Like a Dam

I’ve never really been much of a poker face.

When I was 14, I left home.  I walked away from my mother, stepfather and left my little brother in the rubble of alcoholism and violence.

I was a bit of a punk.  A mouth full of sarcasm to deflect pain.  A heart full of anger and frustration at trying to control my life at such a young age.  A yearning for acceptance by my peers.  Typical 14 year old girl, mostly, aside from a few ragged edges.

My best friend was a popular girl, the youngest of three siblings, tall, gorgeous and friendly.  I admired her more than anyone and we had so much fun together whether it was taping and rewinding music videos and drooling over Joe Elliot or watching Dirty Dancing for the 145th time.  We hung out with similar misfits, smoked too many cigarettes, didn’t take life too seriously, and for the first time in a long time, I was able to be a kid.

Her mother and father, still happily married, were always sweet to me and when I left home after a particularly bad weekend of violence that included me, they offered me a place to stay.  I was at their house so much anyway and for some reason, they loved me and my snippy obnoxious quips.

Every time the phone rang, I went apeshit, worried it would be my own mother, drunk and angry.

I called them Mum and Dad early on, even before I moved in.  My own mother was angry that I decided to stay there and when my step father was transferred to Calgary, my mother sent me a notecard saying, “we’re leaving without you and you will likely never see your brother again.”

Mum talked me through it, and convinced me that my mother’s guilt trips were nothing more than scare tactics and manipulation.

Early on, I was saying goodbye to Mum, in the kitchen.  I gave her my usual quick hug.  She grabbed my wrist.  I was startled but she smiled.

“Let me show you how to give a real hug,” and she pulled me into her arms and hugged me so long, so soft.  I sunk into her embrace and gave way to her love.  It was quite a moment.  I honestly put it near the top of the list of moments that changed my life.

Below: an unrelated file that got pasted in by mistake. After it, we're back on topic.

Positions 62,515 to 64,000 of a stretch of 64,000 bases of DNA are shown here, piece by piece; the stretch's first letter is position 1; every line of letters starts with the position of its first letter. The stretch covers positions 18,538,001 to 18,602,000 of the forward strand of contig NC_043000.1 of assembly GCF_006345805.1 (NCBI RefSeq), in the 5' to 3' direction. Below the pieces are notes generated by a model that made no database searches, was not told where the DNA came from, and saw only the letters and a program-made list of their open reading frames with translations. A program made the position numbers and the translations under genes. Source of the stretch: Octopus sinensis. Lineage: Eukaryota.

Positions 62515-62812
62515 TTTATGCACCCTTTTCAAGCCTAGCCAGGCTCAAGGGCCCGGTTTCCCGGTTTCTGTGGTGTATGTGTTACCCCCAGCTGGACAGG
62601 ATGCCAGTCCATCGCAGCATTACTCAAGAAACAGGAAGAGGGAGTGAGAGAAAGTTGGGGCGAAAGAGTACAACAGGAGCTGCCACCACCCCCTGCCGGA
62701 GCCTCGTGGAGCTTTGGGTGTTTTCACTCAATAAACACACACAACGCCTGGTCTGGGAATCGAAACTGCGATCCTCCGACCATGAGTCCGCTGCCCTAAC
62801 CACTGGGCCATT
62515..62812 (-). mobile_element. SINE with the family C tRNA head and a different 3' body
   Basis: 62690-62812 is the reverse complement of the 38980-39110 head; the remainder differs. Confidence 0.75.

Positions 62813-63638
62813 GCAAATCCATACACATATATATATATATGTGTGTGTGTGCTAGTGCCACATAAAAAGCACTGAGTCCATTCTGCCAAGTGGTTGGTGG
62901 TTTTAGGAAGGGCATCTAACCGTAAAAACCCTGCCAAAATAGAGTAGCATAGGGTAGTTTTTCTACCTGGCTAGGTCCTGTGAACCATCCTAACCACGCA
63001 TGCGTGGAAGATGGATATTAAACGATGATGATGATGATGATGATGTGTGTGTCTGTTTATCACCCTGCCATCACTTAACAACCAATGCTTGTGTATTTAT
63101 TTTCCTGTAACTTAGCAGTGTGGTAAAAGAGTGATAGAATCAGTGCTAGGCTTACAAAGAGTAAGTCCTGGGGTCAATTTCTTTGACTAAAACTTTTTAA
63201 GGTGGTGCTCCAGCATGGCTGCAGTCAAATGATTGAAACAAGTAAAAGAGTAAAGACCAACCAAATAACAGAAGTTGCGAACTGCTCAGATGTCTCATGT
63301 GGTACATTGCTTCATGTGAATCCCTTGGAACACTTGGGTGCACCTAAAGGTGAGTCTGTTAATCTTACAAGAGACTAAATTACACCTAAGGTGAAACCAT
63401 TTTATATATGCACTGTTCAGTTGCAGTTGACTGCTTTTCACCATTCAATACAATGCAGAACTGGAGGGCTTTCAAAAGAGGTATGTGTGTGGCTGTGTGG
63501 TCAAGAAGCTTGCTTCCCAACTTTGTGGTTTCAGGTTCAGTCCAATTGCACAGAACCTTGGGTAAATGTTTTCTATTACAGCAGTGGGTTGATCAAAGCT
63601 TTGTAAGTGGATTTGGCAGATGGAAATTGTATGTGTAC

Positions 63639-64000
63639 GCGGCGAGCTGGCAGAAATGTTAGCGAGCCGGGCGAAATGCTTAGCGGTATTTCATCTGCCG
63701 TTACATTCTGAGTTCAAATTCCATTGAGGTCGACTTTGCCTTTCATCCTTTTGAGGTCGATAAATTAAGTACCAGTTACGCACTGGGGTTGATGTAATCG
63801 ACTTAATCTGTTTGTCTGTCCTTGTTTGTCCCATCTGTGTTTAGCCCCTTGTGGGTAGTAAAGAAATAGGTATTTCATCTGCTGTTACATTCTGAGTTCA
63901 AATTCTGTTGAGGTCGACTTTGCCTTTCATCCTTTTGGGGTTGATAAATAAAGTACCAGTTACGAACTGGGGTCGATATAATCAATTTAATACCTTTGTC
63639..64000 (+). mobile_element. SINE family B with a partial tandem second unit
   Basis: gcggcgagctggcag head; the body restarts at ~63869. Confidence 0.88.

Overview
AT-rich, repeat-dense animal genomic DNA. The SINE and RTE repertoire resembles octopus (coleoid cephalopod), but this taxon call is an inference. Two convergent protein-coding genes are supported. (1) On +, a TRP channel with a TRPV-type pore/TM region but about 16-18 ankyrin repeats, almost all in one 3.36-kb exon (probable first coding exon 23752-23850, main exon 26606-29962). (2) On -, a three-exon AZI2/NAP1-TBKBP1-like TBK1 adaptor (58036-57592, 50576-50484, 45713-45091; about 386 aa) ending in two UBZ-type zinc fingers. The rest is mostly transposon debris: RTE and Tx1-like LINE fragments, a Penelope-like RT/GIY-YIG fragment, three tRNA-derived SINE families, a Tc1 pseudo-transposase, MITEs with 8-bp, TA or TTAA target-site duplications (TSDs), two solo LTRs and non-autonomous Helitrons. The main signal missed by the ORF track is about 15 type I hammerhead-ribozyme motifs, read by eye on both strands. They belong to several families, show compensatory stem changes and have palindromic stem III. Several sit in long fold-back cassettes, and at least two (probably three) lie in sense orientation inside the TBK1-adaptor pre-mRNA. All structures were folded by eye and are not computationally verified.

Without that hug, I may never have trusted another person again.  Without that hug, I may not have a healthy relationship with my children, my husband, my grandparents, cousins and brother.  Without that hug, I may never have gone on to love as many people as I do.

Mum and Dad let me stay with them until I moved in with my father, and later, my grandparents.  They loved me as their own and we are still family, as far as we all are concerned.  That tall, gorgeous best friend is still one of my best friends.  We get together as often as we can, with other best friends from high school and we all still call Mum and Dad, Mum and Dad.

So that’s where I was this past weekend.  With all my high school best friends.  This time was a little dimmer, me dealing with some dark issues, and the other friends dealing with their own issues – all in varying degrees.  It was still a good time, but we were all trying not to think too much about the last few weeks.

Mum’s mother passed away last week.  She too, accepted me as one of her own and was always sweet to me.  I loved her spunk and light outlook on life.  She was very special.

In an overheard conversation, I realized that all the tests Mum had been having lately were because she has cancer.  My brain heard it.  My heart wasn’t ready to listen.  So we carried on in typical party fashion and throughout the night the harsh news sunk into my heart and burned.  It seared through my gut through until morning until I packed my car to come home.

On the way home, the dam opened.  It hit me so very hard.  If tears were wishes, I would wish them all for her.  She may not have given birth to me, but she gave me life.  I feel so helpless.

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